Sunday, 1 March 2015

Coming Out In Comics: Catwomen

(SPOILERS like crazy for Catwoman #39)

A little more than a month ago I made a post about how I think Harley Quinn should come out. We, and by “we” I mean a definition of fandom that includes her current writers, see her as bisexual already so I argued that future writers could simply write her that way in explicit terms without having to have her “come out” as such. Yes, coming out stories and queer issue stories are important ones to tell, especially for people experiencing similar situations in their own lives, but I felt it could be equally important to have a major character expressing a queer sexuality without it being treated as an issue.

When I wrote it I felt like I was positing some distant future when the current generation of fandom starts running the asylum as is the natural cycle of things.

Then DC only went and bloody did that exact thing with Catwoman!

from Catwoman #39 (written by Genevieve Valentine,
art by Garry Brown, colours by Lee Loughridge)
Click to embiggen.

Whilst this scene doesn't exactly come out of nowhere, it did completely blindside me. Up until this point you could have read Selina's relationship with Eiko Hasigawa as almost entirely confrontational. Eiko has taken the Catwoman identity while Selina becomes a mob boss. Eiko admires Selina and takes her old identity out of respect, though Selina explicitly resents the idea that Eiko clearly sees it as a heroic legacy instead of a criminal one. True, there were one or two moments that looked like Selina was flirting but Selina flirts with everyone, or at least she did before the weight of this new role forced her to a more sober maturity.

So when Eiko asks “Was that for me, or the suit?” it has certain connotations. Anyone who is familiar with Catwoman recognises her as an intensely sexual being. There was a time in the fifties, after the Comics Code was introduced, where DC dropped the character entirely for fear she was too sexual, only reintroducing her when the Adam West TV show demonstrated she could be used in a “family friendly” way. There has been, literally since her first appearance which ends with Batman threatening to spank her, at least a touch of BDSM imagery to almost every version of her.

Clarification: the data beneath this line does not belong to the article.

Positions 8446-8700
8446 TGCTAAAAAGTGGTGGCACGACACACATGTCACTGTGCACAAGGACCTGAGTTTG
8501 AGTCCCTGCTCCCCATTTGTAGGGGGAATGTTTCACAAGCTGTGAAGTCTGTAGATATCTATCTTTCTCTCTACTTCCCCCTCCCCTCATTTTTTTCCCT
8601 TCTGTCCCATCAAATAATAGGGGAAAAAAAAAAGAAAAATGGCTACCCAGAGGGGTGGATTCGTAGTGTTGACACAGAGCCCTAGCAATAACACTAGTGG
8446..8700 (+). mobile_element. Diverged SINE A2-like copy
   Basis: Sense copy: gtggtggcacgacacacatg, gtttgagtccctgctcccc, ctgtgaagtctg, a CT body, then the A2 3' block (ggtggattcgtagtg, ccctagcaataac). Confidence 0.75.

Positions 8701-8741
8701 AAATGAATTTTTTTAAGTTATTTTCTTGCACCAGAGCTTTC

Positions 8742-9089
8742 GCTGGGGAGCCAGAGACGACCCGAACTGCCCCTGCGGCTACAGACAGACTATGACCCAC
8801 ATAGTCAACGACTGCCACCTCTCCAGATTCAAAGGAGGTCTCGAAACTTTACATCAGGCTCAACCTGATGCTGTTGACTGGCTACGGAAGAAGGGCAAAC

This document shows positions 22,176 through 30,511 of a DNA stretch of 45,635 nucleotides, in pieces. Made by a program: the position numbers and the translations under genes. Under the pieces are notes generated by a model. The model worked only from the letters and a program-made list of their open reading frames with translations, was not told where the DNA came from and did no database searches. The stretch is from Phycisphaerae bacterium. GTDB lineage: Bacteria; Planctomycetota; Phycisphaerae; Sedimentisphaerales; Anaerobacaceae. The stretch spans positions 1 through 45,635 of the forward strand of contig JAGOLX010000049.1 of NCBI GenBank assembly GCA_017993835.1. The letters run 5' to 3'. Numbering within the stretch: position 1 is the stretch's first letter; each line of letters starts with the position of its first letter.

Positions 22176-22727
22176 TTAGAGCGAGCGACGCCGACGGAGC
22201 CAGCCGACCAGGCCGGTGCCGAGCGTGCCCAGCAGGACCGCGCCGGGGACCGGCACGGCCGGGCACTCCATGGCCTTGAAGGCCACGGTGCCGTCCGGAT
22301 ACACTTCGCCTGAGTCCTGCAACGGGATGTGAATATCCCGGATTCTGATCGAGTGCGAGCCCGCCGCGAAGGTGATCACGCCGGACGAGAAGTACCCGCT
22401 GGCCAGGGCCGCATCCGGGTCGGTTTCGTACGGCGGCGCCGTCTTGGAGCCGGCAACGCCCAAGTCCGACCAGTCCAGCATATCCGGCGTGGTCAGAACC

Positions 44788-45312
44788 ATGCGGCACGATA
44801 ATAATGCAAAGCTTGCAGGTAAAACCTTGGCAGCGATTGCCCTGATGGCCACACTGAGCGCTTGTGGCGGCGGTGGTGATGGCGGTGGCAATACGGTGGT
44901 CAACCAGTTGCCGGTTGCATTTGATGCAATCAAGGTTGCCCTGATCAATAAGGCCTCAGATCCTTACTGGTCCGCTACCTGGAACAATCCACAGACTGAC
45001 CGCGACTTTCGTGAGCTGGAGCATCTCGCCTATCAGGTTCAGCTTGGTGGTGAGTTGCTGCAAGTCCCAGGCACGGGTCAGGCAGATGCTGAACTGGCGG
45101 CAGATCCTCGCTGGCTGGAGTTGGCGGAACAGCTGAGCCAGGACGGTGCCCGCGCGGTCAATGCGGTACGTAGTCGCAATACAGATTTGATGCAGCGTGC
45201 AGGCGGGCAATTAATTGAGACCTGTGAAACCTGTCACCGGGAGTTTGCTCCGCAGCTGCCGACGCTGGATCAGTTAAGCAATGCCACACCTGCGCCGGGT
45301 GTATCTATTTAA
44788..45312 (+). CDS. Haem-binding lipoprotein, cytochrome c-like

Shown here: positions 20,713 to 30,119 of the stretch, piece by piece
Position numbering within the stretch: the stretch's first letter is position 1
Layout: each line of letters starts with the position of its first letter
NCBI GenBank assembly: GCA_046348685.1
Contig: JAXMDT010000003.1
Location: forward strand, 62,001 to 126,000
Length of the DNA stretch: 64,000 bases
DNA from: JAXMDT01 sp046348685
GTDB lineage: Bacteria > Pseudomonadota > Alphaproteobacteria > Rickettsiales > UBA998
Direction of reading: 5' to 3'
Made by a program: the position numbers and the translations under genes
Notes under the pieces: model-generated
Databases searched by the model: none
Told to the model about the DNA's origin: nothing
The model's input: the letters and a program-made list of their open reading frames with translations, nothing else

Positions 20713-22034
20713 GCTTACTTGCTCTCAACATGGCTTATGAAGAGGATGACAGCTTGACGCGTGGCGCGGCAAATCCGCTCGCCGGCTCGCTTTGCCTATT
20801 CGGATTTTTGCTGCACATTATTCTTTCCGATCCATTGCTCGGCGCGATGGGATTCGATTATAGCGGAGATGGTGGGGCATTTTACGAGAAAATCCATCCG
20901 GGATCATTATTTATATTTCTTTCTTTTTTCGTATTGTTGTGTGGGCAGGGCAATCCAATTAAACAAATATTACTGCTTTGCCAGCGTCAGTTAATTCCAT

So let's talk about the possibility Selina is kissing the suit before we talk about the fact she may be kissing Eiko (Selina, after all, effectively shelves the issue for later exploration).

The Catwoman suit is a fetish object. Various versions of it have been slinky dresses, skintight spandex and what is now either latex or leather depending on the colourist; its most enduring accessory is a whip; that's why you or I or any outside observer would view it in those terms. What's important here is that the suit is a fetish object to Selina and Eiko.

In no particular order the Catwoman suit and identity represent freedom, rebellion, anonymity and power to both women. Selina is a self-confessed loner (there seems to be no equivalent of Holly in The New 52 continuity) uncomfortable with relying on others who is now responsible for the entire Calabrese crime family, a role she inherited by blood and has no other practical claim on or qualifications for. She is being constantly second guessed and questioned by her subordinates, few of whom she is genuinely close to and one she was close to she was forced to order killed for snitching to the police. She hasn't worn the Catwoman suit for the length of Valentine's run and uses her gymnastic abilities sparingly, only when she is directly threatened (such as her recent dust-up with Julia Pennyworth in Batman Eternal).

She's also been notably celibate since Valentine started writing her. The sense that Selina is actively repressing every instinct that previously defined her is palpable.

Eiko meanwhile is the daughter of Gotham's yakuza boss with all the responsibilities and personal repressions classically associated with the role. She's also been cost family: her father forced her to choose between sending her second cousin Ken back to Japan or having him lose his little finger for failing to “protect” her. Her life is entirely defined by her father and the criminal enterprise she will almost certainly never inherit.

Given all of this there's something bizarrely narcissistic about this scene: they're both kissing the woman they want to be. On the other hand, you could equally say that they're both kissing Catwoman, the identity they both see as the full expression of their true selves, their ultimate empowered form and there are few more positive sexual actions than the expression of true self, which is what any coming out scene should be. 

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